Prayer through creeds and contemporary worship prayers

Prayer through the creedal prayers is much more enriching theologically, historically , and also spiritually too. Spontaneous prayers from our hearts are awesome directly from our hearts.  Charismatic prayers  have been usually spontaneous from the hearts type. The problem of that is it runs dry and out of words after a while. The best solution is to pray the book of psalms, which Tim Keller has written a good book on Prayer.

Anglican church has produced some good prayer books: Compline—a night prayer based on Psalms. They have of course produced the famous comprehensive Book of Common Prayer.

My point is many Christians have lacked the resources to pray deeply, and with charismatics, this is especially lacking. Spontaneous heart prayer is great, but there must be also times of book prayer from our hearts. The thing about it is that, when we read those rich words, essentially mostly from Psalms, we begin to realign our minds to the wonderful, blessed words from Psalms. In fact, I would suggest we pray through the book of psalms daily.

Tim Keller writes: “I believe daily prayer should be more biblical, that is, more grounded in systematic Bible reading and study and in disciplined meditation on passages.”[1] This is combining prayer & daily reading of the Bible together with meditation. Too often we put prayers into the category of “requesting for things from God”, but that will become a shallow way of communicating to God over the long haul. We must pray the word of God on top of our request’s prayers.

Cranmer’s Bible reading plan for the year is no longer in most current Common Prayer books used around the world, but it can be found in reprints of the 1549 and 1552 books. M’Cheyne’s Bible reading calendar, is an example:  In any case, systematic, consecutive reading of the Bible should precede or accompany prayer.[2] We need a systematic reading of the Bible and prayers that go with it. Prayers will come alive with prayers through the book of Psalms and also some of these prayer books.

It is right and necessary that we learn to pray not merely from reading the Psalms and the rest of the Bible but by hearing and reading the prayers of the church. [3] Now this is an important point. Prayers of the church historically which have been laid down by thoughtful theologians and church pastors of the past, are very useful, and many Christians have not even heard of them. It’s time to pick them up. Example: Common book of Prayers.

Keller writers, “Many churches today, especially those with what is called contemporary worship, give congregants almost no help with prayer at all in this way. The only prayers congregants hear are “spontaneous” expressions of worship leaders, or the final prayer of the preacher at the end of the sermon. Time-tested and carefully considered prayers are not provided as they were in times past.” This is definitely very true, coming from a charismatic background myself, I used to find those prayers rigid, mechanical, but now I realize that they are rich spiritually, and theologically, and far more on the line with the Bible, it is definitely something we charismatics have missed out. Only spontaneous prayers worship leaders or final prayer after preaching will not be enough.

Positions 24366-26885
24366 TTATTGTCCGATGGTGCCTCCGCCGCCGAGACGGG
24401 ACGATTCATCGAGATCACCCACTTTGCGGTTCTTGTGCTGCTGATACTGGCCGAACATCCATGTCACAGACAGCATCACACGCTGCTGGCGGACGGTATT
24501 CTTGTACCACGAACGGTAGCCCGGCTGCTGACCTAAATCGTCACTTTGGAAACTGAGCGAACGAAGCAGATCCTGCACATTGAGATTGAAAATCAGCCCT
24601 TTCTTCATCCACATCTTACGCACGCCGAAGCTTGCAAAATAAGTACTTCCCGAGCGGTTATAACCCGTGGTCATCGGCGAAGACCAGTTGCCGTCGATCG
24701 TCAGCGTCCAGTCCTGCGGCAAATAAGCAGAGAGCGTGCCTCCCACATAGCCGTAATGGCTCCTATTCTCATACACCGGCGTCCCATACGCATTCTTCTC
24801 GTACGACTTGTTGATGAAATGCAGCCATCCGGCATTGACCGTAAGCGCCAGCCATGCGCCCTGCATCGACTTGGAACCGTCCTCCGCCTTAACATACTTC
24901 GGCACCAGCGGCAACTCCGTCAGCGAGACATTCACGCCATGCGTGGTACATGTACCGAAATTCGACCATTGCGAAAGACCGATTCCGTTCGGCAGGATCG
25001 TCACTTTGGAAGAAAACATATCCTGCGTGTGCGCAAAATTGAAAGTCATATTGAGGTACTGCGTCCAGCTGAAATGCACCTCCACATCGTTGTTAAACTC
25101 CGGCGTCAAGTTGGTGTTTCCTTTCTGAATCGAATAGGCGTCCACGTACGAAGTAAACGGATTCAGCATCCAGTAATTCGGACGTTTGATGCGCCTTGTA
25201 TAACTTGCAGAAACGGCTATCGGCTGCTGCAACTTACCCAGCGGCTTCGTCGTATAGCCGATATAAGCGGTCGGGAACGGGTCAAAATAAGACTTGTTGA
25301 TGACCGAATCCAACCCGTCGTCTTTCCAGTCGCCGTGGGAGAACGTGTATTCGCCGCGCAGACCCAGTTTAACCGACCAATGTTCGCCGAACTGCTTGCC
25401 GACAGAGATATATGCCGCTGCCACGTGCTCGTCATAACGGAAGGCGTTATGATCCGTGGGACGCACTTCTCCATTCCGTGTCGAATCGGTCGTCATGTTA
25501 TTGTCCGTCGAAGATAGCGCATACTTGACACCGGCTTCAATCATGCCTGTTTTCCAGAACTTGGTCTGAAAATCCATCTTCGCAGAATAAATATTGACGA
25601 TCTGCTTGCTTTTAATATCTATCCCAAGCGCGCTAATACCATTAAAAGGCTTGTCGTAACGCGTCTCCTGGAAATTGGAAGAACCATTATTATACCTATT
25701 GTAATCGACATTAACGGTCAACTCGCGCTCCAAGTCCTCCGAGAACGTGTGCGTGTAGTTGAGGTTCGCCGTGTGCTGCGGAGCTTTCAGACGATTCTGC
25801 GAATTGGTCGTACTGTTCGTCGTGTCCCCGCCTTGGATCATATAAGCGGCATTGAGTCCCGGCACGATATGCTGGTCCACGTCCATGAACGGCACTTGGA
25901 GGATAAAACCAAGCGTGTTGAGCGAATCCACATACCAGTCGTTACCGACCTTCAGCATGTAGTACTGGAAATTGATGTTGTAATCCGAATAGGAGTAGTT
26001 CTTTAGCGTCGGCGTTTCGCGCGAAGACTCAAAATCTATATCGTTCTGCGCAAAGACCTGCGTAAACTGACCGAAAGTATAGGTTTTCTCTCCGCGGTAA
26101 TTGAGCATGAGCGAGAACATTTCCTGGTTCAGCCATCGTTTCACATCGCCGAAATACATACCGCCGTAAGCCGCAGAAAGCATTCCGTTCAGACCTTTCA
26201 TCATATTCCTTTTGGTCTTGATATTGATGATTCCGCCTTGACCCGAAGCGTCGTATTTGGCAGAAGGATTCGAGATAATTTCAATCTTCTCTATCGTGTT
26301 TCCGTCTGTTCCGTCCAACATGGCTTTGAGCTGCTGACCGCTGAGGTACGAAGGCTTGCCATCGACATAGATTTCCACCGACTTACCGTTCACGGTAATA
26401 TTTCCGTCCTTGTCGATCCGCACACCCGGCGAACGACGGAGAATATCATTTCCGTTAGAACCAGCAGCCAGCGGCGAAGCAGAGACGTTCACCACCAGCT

Having said that, we must also give room for spontaneous expressions of prayers, and I say, combine the prayers of the books and heart prayers. In fact our heart prayers will be richer spiritually after using more of those common books of prayers.

A Time of Prayer Going through Hard Times

This is a good article Spiritual Formation for Faltering Faith by Wendy Alsup on the power of praying through creeds that help a person going through hard times. The reality is riding on the wisdom and richness of theology written and laid down by the early fathers can really help us especially going through a time of lament and struggle. Christianity is a walk with God of rejoicing and lament. We need to learn to connect with the Lord of Hosts on both!

She writes, “During that same year, Anglican priest Tish Harrison Warren suffered the deaths of two babies in pregnancy, along with her beloved father. She lost her ability to see her way through to God as well, overwhelmed by questions of theodicy, God’s providence in it all. As she lost her second baby late in pregnancy, her spiritual formation as an Anglican priest led her to cry out a prayer from the Book of Common Prayer’s service of compline.[4]  

This prayer forms the structure of her second book, Prayer in the Night: For Those Who Work or Watch or Weep:

How beautiful: Keep watch, dear Lord, with those who work, or watch, or weep this night, and give your angels charge over those who sleep. Tend the sick, Lord Christ; give rest to the weary, bless the dying, soothe the suffering, pity the afflicted, shield the joyous; and all for your love’s sake. Amen. (ACNA BCP 2019)

[1] Tim Keller, Prayer: Experiencing Awe & Intimacy, p 247

[2] Ibid

[3] Ibid

[4] Wendy Alsup, Spiritual Formation for Faltering Faith,

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